Globalization was a key theme for Chinese Millennials, when a more open Chinese economy participated actively in global trade as the “factory of the world.” Globalization has taken a different form for Chinese Gen Zs, as China becomes an economic powerhouse to be reckoned with, with complicated relationships with other global powers, including the United States (US) and India. The on-going Sino-US trade war and the investigations into the origins of COVID-19 have caused anti-Sino sentiments in the global community while nationalistic sentiments continue to rise within China.
Gen Zs believe in the importance of dialogue, as the foundation for reconciling differences in opinion and amalgamating diverse viewpoints to form their own perspective on current issues. Instead of rejecting a concept, Gen Zs would rather engage with it to extract what makes sense for them, and assimilate it into their own identity.
While global-minded, Gen Zs in China are also increasingly “Chinese” at heart, as they begin to identify strongly with their cultural heritage. Homegrown unicorns, such as cosmetics brand Perfect Diary and toy maker Pop Mart, have benefited from this trend.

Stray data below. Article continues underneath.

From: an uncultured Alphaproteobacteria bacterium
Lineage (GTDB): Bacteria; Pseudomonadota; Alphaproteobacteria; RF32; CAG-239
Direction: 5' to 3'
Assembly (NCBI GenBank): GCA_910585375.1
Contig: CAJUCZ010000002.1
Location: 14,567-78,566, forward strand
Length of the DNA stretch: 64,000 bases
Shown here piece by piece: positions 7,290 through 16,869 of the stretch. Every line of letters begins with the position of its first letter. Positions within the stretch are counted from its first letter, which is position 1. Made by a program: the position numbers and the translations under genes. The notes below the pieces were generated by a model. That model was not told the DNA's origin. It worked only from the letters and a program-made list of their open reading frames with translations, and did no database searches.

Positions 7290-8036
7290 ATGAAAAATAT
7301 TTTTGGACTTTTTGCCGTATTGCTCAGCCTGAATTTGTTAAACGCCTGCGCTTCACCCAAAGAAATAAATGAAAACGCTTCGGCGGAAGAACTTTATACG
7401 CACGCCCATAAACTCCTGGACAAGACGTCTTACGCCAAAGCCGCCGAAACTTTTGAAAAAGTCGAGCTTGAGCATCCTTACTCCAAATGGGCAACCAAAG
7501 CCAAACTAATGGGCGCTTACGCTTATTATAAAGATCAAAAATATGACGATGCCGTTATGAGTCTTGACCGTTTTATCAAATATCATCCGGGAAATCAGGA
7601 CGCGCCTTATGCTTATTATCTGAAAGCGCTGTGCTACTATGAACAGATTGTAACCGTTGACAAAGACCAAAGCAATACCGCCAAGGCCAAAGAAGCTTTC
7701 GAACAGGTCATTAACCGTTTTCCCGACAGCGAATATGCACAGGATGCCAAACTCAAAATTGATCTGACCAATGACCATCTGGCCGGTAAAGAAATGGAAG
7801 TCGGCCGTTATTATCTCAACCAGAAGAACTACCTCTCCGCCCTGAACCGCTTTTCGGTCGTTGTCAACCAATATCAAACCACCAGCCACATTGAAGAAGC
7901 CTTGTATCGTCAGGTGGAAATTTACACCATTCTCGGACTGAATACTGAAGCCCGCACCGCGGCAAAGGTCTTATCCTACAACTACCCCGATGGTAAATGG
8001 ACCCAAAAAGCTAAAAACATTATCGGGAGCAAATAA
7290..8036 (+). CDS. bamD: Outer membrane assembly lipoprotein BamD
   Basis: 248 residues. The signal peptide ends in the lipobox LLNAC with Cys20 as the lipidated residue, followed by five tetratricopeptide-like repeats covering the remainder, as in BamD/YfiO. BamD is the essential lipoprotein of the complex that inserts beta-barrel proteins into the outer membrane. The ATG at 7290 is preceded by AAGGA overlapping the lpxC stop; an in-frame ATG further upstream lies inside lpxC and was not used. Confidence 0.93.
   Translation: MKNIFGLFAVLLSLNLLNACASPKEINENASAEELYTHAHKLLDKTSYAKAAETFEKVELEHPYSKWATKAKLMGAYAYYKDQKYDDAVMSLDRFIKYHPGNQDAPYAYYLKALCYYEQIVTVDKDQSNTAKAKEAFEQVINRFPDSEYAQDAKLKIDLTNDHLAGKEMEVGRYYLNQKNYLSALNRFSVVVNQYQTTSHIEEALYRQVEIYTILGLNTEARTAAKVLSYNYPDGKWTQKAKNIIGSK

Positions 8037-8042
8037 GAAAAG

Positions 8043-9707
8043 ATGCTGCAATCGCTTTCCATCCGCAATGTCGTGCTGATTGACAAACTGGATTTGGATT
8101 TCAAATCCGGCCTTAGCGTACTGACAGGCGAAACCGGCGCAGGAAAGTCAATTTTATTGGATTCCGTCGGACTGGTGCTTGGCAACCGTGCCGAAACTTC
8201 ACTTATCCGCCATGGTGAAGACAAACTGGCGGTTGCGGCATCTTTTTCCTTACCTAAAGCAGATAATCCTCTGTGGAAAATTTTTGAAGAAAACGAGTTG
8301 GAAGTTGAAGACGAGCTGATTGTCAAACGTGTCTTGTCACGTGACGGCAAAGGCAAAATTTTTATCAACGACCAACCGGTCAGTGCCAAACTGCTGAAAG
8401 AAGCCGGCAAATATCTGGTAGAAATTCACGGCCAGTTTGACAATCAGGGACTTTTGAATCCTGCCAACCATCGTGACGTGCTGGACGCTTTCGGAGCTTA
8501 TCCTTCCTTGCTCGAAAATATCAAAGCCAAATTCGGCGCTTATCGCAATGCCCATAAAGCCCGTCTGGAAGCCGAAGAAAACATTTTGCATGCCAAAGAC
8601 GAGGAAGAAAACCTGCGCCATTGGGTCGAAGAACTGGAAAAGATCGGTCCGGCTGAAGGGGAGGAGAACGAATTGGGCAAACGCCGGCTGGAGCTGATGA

“They (Gen Z) want something that is different from the previous generations, and also want something that is an expression of their values,” said Charlotte Chang, vice president of consumer insights at L Catterton, adding that those elements will be key for homegrown brands to maintain their attention.
In a more turbulent global environment, these young consumers feel the need to defend what is truly their identity, by supporting Chinese cultural aesthetics and entrepreneurial endeavors, and driving the “China Chic”, or “国潮 guochao”, movement at home and overseas. Chinese Gen Z designers and influencers abroad are largely responsible for the ‘Cultural Export’ (文化输出 wénhuà shūchū) of “China Chic.” This wave of ‘China Chic Going Overseas’ (国潮出海 guó cháo chūhǎi) represents a new evolved confidence that creates a nuanced version of chic to show off to the world, through cultural products from fashion to music and cuisine.
Revealing hidden truths